David James Poissant’s debut story collection The Heaven of Animals received a rave review in The New York Times. His stories and essays have appeared in The Atlantic, The Chicago Tribune, Glimmer Train, The New York Times, One Story, Playboy, Ploughshares, The Southern Review, and in the New Stories from the South and Best New American Voices anthologies. He teaches in the MFA program at the University of Central Florida and lives in Orlando with his wife and daughters.
To read an exercise on developing a rapport with readers and Poissant’s story “Stealing Orlando,” click here.
In this interview, Poissant discusses why there is no such thing as a timeless story and why directly addressing there reader is a natural convention in stories.
The story does a couple of things that might get called “risky” in workshop. The first is that it directly references pop culture. Plus, it’s a very specific reference—Orlando Bloom in the film Elizabethtown. I’m curious what your thinking was about this reference. I guess you could have written, “My wife wanted to have sex with a famous movie star, so I stole a promotional cutout with his picture on it.” What impact does the specificity of the Orlando Bloom reference have on the story?
David James Poissant
In workshop, we often hear about concrete details, about specificity, about “no ideas but in things.” Then, when it comes to pop culture, we often hear the dictum about avoiding concrete or specific brand names and pop culture references. I think the theory here is that you can better give your fiction a “timeless” quality if you don’t pinpoint an era too specifically with the name of a TV show or song or actor, or whatever. Or else, some people feel that, acknowledging the American entertainment industry, you pollute your literary story with low culture stuff. I think that both of these are bogus reasons to avoid cultural references and time-specific touchstones. Even if you leave those things out, a story will never feel timeless. Let me repeat that: No matter how vague you are, you have no shot at creating a sense of timelessness.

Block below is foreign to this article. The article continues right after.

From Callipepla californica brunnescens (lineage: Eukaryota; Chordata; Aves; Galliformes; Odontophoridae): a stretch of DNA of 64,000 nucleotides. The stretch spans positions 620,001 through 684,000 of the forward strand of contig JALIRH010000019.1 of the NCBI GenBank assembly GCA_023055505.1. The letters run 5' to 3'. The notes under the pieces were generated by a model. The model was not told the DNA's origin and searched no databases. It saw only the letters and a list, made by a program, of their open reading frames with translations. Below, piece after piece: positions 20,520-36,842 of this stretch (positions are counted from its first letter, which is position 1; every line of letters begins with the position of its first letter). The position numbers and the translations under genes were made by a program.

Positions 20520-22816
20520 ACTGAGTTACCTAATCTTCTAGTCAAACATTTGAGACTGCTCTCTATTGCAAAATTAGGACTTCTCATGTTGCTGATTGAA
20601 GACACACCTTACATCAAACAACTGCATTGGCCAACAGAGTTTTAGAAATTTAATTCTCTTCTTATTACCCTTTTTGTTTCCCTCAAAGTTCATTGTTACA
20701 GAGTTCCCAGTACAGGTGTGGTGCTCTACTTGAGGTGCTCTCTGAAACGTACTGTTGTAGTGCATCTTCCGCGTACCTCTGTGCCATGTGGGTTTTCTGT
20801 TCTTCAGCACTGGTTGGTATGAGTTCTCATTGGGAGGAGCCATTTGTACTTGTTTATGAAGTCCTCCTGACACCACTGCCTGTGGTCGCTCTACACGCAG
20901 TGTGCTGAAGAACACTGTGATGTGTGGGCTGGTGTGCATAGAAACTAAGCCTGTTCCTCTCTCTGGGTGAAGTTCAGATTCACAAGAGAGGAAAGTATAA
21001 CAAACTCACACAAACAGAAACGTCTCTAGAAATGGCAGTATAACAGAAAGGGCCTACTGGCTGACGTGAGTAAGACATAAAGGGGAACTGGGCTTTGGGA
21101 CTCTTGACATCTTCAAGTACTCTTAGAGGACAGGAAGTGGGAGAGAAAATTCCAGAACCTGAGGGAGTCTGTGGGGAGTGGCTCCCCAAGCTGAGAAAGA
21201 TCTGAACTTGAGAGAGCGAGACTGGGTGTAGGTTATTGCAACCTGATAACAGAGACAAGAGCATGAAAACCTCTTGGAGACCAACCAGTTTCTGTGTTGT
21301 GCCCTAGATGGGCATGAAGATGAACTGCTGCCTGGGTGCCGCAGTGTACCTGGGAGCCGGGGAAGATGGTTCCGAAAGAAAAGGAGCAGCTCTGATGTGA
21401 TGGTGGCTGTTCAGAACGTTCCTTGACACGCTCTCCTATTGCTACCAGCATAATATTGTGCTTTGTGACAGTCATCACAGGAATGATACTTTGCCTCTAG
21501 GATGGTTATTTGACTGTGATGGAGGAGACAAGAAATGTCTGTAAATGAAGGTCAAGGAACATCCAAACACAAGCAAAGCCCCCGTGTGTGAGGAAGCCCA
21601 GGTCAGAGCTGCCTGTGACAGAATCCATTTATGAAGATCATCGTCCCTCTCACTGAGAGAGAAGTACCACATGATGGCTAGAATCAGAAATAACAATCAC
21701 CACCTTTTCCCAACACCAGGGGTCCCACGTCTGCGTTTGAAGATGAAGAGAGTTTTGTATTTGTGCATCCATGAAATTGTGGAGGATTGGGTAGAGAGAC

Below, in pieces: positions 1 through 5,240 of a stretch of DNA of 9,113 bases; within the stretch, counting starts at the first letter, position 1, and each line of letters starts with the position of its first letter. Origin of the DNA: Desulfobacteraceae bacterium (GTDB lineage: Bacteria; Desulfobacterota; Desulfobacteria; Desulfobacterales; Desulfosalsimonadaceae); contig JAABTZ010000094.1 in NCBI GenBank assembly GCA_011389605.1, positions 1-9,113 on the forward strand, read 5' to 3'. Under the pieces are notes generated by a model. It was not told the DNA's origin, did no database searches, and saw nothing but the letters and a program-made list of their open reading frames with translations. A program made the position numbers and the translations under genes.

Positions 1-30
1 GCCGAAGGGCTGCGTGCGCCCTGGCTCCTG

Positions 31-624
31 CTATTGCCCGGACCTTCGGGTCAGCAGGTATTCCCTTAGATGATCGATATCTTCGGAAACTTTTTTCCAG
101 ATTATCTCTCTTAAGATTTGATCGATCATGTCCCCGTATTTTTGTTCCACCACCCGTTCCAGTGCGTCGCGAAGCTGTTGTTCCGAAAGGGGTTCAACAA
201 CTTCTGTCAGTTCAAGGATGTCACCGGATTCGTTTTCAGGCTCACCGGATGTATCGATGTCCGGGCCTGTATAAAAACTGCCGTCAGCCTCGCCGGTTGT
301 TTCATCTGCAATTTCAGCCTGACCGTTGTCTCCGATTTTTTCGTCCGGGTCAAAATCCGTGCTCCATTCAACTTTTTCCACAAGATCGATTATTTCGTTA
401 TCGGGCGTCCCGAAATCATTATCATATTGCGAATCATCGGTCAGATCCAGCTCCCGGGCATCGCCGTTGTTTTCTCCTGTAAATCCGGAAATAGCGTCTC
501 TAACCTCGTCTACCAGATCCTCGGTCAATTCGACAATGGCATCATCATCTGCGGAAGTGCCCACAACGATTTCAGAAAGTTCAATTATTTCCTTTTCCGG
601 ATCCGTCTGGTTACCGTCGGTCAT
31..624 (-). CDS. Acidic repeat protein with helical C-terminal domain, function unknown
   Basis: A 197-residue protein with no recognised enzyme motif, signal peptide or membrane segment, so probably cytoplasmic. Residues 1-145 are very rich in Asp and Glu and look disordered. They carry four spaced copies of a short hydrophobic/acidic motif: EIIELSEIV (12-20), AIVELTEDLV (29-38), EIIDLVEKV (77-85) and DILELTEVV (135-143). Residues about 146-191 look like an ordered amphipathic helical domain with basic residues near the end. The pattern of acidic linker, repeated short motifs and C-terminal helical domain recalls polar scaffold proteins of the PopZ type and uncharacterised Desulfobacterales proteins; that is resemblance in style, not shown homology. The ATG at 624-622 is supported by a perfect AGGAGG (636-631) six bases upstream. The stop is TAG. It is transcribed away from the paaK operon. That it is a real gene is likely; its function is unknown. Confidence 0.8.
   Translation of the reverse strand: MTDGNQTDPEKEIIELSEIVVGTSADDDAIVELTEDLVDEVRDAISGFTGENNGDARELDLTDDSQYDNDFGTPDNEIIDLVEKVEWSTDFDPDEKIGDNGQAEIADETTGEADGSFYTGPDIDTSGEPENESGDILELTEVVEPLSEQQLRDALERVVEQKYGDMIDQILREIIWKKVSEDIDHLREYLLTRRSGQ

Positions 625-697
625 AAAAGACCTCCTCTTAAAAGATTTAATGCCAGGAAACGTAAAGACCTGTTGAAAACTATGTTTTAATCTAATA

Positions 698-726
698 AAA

Already, stories are marked by pre- and post-cell phone usage. Having cellular phones easily available to most residents of the Western world has dramatically changed how living writers shape plot and plausibility in contemporary narratives. If you have a character hurt in a car accident and have another character run for help instead of pulling out a phone, your reader won’t think, Oh, this is timeless! She’ll think, Oh, this must be set before 2000 but after 1920. Then, the reader will waste time and energy focusing on minor details and trying to ferret out clues that reveal the story’s time period more specifically. Point is, your story is always marked by time. And, besides, what makes historical fiction more “literary” than contemporary fiction set in the current time period? Also, look at the classics. The Great Gatsby is full of its time period’s pop culture. Great fiction doesn’t have to look away from reality. Instead, great fiction can grapple with reality, even if that reality is Hollywood (Nathanael West’s The Day of the Locust) or pop music (Teddy Wayne’s The Love Song of Jonny Valentine).
“I could tell you, Did the marriage make it, yes or no?
But I’m not going to tell you, not yet, because where’s the fun in that?
And also because read, you lazy motherfucker, read.”
David James Poissant